Using a Yubikey for PowerShell CodeSigning

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I have a public codesigning certificate issued by DigiCert. I want to be able to sign my PowerShell scripts anywhere, for example when I’m at a customer, but it’s a hassle having to move the code to where I have my code signing certificate just to sign it. I’ve been experimenting with build jobs in VSTS so if I check in a script a build job will automatically sign it for me, but that requires access to internet and VSTS.

Yubikey to the rescue

A Yubikey is a small USB device that looks a bit like a really thin USB-stick. I’ve been using a Yubikey as a second factor for quite some time and it’s been working great, but I haven’t thought about the possibility to use it for code signing. When set up with certificates, it works like a smartcard, plug it in and it will hold your private keys for you. A while back I had my key reset, gave it new pin-codes and stored my signing certificate on it. Now I can plug it in at any computer and have my cert readily available without having to worry about storing my private key somewhere. For instructions on how to set up a Yubikey, check my post on how to Set up Yubikey for PowerShell Code Signing.

Signing code with my Yubikey

Once my cert is imported into my Yubikey, I can insert the key to any computer and a certificate will be available in the current user’s certificate store. Let’s enumerate the store and see how it looks:

Get-ChildItem -Path "cert:\currentuser\my" -CodeSigning


Using the parameter -CodeSigning only works when the path points to a certificate store and it will make Get-ChildItem only return certificates valid for code signing.

Next up, let’s sign something!

I have a module called DSACL that contains functions for setting ACLs in Active Directory. I want to sign this module before posting it to the gallery. There are two ways to sign a module, signing each individual file and using catalog signing. I’m going to use both, you can read more about it on the publishing best practice guide for PowerShell gallery.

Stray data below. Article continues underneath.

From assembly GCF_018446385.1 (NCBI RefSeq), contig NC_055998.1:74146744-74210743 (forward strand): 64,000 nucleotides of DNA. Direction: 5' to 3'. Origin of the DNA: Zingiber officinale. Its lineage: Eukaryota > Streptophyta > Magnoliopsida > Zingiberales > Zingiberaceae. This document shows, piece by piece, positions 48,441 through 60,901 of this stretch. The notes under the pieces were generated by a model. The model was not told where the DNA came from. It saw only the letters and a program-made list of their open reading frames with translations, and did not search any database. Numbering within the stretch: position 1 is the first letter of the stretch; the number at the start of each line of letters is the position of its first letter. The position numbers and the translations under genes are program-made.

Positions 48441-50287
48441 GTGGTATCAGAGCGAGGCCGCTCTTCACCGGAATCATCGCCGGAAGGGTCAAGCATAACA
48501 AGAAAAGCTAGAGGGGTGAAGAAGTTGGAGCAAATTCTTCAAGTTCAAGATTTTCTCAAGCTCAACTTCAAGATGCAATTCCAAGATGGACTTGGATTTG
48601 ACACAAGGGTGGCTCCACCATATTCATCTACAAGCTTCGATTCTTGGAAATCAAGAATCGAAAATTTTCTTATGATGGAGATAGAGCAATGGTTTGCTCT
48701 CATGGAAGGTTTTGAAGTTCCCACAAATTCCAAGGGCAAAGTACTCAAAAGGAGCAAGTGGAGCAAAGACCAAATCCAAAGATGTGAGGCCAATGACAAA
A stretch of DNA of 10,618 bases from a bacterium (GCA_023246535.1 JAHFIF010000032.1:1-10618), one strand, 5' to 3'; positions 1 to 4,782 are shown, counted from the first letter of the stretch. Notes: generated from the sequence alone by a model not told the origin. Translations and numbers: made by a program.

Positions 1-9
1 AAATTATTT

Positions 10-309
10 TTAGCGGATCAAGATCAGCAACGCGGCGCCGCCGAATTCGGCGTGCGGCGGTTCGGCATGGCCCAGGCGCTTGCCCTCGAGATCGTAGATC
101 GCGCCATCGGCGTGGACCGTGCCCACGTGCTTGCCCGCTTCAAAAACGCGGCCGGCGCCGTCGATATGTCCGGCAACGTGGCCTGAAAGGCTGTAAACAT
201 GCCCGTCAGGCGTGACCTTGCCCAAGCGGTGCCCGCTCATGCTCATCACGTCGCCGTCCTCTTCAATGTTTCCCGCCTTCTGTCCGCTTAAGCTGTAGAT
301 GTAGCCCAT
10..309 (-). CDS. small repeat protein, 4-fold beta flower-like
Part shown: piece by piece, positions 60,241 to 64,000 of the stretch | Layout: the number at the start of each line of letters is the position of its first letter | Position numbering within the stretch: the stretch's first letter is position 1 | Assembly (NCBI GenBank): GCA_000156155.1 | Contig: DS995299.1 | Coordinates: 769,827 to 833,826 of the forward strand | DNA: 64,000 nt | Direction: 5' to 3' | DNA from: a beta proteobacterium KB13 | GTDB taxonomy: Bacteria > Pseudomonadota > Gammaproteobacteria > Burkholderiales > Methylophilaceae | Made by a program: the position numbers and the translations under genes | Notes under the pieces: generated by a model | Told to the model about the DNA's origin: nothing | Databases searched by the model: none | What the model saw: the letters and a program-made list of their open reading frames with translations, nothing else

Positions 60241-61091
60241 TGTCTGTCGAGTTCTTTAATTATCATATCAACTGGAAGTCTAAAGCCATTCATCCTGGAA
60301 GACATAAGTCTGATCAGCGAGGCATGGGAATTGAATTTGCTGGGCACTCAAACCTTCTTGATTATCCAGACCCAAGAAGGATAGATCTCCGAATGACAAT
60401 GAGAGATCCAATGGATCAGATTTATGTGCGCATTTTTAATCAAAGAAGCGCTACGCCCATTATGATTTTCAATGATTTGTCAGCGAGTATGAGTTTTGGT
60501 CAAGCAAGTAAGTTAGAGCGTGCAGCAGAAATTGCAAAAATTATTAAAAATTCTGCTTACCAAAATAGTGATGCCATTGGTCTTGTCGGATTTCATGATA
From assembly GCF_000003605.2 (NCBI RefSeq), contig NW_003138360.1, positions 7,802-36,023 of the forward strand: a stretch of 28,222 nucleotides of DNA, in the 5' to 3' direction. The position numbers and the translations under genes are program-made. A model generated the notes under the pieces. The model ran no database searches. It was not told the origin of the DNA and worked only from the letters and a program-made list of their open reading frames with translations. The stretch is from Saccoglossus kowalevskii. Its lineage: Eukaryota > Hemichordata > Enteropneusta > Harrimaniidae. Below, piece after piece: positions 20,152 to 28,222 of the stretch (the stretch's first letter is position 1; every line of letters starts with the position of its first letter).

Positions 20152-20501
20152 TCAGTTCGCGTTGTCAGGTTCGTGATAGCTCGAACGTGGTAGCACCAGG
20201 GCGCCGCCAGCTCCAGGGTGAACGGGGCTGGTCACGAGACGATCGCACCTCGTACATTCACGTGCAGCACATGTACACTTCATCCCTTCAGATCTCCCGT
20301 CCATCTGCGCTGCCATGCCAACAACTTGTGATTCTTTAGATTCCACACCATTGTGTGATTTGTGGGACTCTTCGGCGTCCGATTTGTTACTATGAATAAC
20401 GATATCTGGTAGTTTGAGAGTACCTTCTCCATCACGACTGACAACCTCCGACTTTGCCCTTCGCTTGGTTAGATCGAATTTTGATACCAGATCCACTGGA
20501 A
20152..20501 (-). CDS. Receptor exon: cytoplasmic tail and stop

First I need a reference to my certificate. If you only have one code signing certificate on your computer you can store the output from Get-ChildItem above to a variable. If you have more than one I like using Out-GridView to choose the one I want, like this:

$Cert = Get-ChildItem -Path 'cert:\currentuser\my' -CodeSigning | Out-GridView -PassThru

Now I’m going to sign my script files, this is the signature that PowerShell will validate when loading the module. Signing is done with the command Set-AuthenticodeSignature. To make sure that my signature is valid even after my certificate is expired I use a timestamp server, this will add a timestamp to my signature and makes it possible to validate that my certificate was valid at the time of signing. I only want to sign my module and manifest files so I use the following command and make sure I’m in the directory where my files are:

Get-ChildItem -Path '*.ps*' | Set-AuthenticodeSignature -Certificate $Cert -TimestampServer ''

The next part is to create a catalog file which will contain the hash sum of each file, that way confirming that nothing has been changed. This is used by PowerShellGet when I install my module using Install-Module. I can choose between using catalog version 1 or version 2. Version 1 will use the SHA1 and version 2 will use the SHA256 algorithm. For compatibility with Windows 7 (which we probably will have to live with for a while longer), I’m going to use version 1. The command I use is:

New-FileCatalog -CatalogVersion 1 -CatalogFilePath .\ -Path $PWD.Path

Here I’m still in the directory where my files to be signed are. This allows me to use the default variable $PWD which contains the path of the current folder. This will create the file which will contain the hashes for each file in the directory. If any file is changed, added or removed, the file will no longer be valid. Now to make sure that my catalog file is not changed, I’m going to sign that to using the following command:

Set-AuthenticodeSignature -Certificate $Cert -TimestampServer '' -FilePath .\

Now PowerShell can validate the signature on each PowerShell file (the module file and the module manifest) and the PowerShell get can validate the signature on my catalog signing file as well as the validity of my catalog signing file and as long as it all checks out, I can be confident that no one changed my code.

And that’s it! Happy signing!